Philadelphia Phillies vs. New York Mets for 2020

PHILADELPHIA, PA - SEPTEMBER 01: Pete Alonso #20 of the New York Mets and Bryce Harper #3 of the Philadelphia Phillies during a game at Citizens Bank Park on September 1, 2019 in Philadelphia, Pennsylvania. (Photo by Rich Schultz/Getty Images)
PHILADELPHIA, PA - SEPTEMBER 01: Pete Alonso #20 of the New York Mets and Bryce Harper #3 of the Philadelphia Phillies during a game at Citizens Bank Park on September 1, 2019 in Philadelphia, Pennsylvania. (Photo by Rich Schultz/Getty Images) /
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Former Mets starter joins the Phillies rotation. Photo by Rich von Biberstein/Icon Sportswire via Getty Images. /

Beginning with pitchers and catchers, the Phillies will compete with three National League East rivals for the divisional pennant, so let’s firstly examine and compare their offseason changes, resources and weaknesses with the Mets.

Us versus them:   

Many faithful supporters of the Philadelphia Phillies and New York Mets usually have either high or minimal expectations, but the midpoint is the closest to reality until mid-April. Besides, each 162 has surprises, disappointments and injuries. Plus question marks, no?

"IN OTHER WORDS: “There are two ways to be happy: improve your reality, or lower your expectations.” – Jodi Picoult"

In the NL East, four organizations will again compete for the divisional crown, and the healthiest clubs will have a solid opportunity, while injuries will limit the others to a wild-card shot. And as the Washington Nationals proved last September, a hot team can win the Wild Card Game on their way to a championship.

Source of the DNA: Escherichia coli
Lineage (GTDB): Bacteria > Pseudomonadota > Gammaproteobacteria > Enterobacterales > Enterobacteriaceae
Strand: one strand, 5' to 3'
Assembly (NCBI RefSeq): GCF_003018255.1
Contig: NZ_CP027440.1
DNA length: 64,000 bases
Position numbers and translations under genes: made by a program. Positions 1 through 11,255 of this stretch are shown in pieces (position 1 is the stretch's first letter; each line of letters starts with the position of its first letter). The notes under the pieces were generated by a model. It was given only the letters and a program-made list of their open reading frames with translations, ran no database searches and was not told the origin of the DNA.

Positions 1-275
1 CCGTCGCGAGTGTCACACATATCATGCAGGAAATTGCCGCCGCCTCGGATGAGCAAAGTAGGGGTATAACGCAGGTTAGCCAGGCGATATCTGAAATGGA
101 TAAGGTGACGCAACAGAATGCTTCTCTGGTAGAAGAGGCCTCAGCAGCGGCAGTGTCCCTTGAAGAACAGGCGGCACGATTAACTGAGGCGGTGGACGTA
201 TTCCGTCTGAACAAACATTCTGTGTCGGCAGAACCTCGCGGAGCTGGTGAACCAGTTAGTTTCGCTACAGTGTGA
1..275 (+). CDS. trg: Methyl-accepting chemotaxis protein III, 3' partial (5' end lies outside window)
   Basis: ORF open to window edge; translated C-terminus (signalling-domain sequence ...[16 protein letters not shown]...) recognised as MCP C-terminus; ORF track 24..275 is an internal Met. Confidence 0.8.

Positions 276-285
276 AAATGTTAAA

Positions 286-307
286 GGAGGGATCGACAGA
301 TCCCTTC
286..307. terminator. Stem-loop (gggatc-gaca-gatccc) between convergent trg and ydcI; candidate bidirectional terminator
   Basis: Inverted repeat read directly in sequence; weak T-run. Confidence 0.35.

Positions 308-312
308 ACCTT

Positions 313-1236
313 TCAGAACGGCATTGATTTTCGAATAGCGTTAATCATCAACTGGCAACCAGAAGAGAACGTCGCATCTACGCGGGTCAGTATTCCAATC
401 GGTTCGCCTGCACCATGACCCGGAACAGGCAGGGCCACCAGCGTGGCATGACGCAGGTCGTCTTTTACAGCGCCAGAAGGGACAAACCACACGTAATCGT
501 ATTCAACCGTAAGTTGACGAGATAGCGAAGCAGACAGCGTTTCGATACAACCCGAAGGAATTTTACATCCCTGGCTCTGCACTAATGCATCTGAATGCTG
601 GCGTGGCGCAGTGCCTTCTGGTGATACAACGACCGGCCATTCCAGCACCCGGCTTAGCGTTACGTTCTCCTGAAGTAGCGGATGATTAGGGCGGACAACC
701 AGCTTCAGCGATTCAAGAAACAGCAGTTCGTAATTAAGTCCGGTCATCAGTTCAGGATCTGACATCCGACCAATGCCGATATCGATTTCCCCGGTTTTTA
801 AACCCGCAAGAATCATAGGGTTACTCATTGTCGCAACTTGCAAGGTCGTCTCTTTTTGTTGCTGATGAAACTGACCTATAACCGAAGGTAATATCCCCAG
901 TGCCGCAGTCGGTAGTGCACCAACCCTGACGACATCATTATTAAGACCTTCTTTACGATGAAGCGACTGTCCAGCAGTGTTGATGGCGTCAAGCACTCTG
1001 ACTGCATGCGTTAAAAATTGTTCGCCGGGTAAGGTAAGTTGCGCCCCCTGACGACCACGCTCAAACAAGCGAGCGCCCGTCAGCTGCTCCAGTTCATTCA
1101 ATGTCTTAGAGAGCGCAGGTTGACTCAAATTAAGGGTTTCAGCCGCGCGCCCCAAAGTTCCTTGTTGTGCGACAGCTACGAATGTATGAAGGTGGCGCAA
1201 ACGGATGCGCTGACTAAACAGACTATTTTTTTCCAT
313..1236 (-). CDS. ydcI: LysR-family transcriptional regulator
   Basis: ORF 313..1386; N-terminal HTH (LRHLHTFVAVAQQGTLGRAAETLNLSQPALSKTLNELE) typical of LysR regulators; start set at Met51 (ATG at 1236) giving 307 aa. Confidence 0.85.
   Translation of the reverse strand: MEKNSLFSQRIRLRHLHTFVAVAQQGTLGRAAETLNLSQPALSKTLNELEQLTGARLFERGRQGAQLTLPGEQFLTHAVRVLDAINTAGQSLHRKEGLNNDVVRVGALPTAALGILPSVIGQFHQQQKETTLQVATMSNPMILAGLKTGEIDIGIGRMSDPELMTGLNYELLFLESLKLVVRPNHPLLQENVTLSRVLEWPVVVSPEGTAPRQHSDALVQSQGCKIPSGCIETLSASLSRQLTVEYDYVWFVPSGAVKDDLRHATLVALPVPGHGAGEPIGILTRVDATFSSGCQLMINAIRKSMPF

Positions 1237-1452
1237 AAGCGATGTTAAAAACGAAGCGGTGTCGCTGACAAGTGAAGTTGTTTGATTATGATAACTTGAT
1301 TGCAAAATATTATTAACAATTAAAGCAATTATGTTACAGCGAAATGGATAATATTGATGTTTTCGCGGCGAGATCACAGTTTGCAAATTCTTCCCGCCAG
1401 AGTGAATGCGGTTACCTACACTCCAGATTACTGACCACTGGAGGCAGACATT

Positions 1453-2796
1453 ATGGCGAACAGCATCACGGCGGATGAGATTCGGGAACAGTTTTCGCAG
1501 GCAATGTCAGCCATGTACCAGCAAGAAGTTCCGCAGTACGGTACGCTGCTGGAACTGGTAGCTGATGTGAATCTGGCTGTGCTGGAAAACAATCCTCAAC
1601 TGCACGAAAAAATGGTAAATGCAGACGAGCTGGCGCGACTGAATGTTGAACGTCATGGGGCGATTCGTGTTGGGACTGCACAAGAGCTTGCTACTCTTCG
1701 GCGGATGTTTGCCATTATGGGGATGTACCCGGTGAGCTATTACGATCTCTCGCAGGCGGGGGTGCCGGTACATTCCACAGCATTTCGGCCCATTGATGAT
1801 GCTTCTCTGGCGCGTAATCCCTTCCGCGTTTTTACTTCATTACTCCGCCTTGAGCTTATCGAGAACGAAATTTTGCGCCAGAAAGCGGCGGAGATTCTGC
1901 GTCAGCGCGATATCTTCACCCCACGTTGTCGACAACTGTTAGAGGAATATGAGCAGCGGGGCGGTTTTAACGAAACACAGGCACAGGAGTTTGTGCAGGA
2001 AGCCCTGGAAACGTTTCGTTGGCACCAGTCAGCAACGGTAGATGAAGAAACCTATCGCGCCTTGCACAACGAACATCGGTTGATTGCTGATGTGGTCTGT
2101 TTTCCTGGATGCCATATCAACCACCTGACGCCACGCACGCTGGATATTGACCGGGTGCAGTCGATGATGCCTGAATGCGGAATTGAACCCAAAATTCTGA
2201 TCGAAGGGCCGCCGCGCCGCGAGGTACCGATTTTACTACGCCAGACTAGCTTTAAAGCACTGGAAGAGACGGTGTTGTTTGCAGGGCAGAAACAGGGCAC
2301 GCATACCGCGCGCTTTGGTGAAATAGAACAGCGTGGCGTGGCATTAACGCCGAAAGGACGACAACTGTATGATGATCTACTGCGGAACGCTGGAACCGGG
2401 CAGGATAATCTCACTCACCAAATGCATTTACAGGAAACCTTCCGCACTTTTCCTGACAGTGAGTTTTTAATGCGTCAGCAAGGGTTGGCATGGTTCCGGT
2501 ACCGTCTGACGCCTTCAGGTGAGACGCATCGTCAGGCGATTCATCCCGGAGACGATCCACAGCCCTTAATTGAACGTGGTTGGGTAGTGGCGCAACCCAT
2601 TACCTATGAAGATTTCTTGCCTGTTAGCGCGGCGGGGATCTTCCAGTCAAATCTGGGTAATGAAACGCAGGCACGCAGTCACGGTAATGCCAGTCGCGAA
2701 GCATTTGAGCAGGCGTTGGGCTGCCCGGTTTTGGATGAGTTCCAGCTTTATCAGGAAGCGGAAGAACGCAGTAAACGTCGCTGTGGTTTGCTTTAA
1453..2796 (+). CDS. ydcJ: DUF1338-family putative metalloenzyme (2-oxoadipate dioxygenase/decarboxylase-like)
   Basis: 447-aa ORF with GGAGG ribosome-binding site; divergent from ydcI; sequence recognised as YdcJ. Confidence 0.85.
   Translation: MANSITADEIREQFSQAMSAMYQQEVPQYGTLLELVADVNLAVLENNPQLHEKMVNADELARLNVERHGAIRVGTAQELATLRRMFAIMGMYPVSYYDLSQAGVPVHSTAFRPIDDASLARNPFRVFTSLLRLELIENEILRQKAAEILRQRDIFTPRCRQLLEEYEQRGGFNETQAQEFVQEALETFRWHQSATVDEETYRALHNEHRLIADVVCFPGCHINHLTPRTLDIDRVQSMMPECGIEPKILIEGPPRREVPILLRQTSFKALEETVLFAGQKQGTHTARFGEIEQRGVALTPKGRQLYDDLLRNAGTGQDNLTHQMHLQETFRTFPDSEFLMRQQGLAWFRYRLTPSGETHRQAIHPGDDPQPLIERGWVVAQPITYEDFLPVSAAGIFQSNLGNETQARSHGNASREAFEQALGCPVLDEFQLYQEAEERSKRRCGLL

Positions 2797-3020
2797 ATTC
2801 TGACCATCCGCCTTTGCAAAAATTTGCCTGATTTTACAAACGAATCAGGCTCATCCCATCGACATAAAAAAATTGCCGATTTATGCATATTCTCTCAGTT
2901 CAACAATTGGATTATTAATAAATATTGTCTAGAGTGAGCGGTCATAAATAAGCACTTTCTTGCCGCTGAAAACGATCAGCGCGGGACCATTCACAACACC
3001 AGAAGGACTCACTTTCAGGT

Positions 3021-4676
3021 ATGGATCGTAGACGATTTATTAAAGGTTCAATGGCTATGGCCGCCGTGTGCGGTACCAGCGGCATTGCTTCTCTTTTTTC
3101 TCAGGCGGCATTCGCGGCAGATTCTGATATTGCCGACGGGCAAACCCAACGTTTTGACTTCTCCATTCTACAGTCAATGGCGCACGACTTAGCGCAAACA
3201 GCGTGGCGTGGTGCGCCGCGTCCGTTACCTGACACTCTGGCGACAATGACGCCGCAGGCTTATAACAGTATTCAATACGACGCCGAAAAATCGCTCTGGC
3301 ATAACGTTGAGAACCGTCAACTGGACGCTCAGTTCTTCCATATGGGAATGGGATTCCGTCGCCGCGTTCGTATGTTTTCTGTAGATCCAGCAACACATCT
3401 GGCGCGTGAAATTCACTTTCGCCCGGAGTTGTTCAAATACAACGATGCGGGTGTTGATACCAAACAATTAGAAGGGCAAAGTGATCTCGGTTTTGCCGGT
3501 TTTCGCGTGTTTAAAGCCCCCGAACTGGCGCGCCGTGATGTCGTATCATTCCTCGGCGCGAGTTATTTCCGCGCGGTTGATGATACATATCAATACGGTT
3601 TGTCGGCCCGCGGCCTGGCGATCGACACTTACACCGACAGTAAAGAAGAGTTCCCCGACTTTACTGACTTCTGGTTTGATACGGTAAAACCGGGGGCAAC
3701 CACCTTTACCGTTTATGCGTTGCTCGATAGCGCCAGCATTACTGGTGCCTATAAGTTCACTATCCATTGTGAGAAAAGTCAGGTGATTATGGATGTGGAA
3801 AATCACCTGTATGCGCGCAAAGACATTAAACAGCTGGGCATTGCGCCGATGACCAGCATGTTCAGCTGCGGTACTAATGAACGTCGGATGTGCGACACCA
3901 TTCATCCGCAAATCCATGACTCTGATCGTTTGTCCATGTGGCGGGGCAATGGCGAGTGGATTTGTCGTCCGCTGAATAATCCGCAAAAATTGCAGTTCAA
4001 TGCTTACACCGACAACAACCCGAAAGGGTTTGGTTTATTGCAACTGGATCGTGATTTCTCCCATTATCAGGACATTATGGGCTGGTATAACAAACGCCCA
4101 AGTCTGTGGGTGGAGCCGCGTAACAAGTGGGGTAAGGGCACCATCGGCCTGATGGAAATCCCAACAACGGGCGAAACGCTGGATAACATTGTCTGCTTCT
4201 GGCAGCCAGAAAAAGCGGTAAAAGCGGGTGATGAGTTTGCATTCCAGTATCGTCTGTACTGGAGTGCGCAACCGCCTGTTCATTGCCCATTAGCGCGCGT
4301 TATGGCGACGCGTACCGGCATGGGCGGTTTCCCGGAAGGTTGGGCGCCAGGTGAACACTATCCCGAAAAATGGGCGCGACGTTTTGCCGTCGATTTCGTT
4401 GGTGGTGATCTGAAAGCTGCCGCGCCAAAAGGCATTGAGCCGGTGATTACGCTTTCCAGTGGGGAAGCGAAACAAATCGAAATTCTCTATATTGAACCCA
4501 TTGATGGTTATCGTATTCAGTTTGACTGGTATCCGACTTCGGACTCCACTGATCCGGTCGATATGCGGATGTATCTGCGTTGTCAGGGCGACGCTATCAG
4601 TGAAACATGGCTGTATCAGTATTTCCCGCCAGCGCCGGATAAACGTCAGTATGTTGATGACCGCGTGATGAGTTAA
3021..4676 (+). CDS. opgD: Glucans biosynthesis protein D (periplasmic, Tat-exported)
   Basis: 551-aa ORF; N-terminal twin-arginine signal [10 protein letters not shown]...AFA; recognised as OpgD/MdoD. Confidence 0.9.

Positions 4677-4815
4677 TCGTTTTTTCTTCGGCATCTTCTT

With 12 games remaining, the 2019 Mets were 9-3 to finish at 86-76, while the Phils went 3-9 to play .500 ball at 81-81. But each franchise had adversity and unhappy fans, who expected more than the product on the field. Against each other, though, the Fightins had 12 wins to New York’s seven.

Financially, both organizations have payrolls slightly over $183 million, but Philadelphia is at $204.6 million AAV (average annual value) to New York’s $202.2 million AAV. And both will either move some salary or exceed the CBT (competitive-balance threshold) of $208 million AAV to compete after the All-Star break.

This winter, the Mets spent $24.35 million on free agents (NL eighth) and outbid the Phils for Dellin Betances ($10.5 million), plus he will take some pressure off the weakest part of their 25-man roster. As for the red pinstripes, they signed Zack Wheeler ($118 million) plus Didi Gregorius ($14 million) for $132 million (NL third).

Division-wise, the Atlanta Braves inked a closer but lost their hot-corner slugger. In the bullpen, their three mid-season acquisitions will return as question marks. And even though the Nationals are the defending champs, they lost their top bat but will have the same pen they had relied on from August through October.

Expectations: The Metropolitans have a solid one-through-four rotation, have streaky hitters, but could agonize over the final three innings of many contests. Meanwhile, the Fightins’ five-man staff and offense are stronger, but the relief corps will feature the same cast of characters with improvement depending on their health.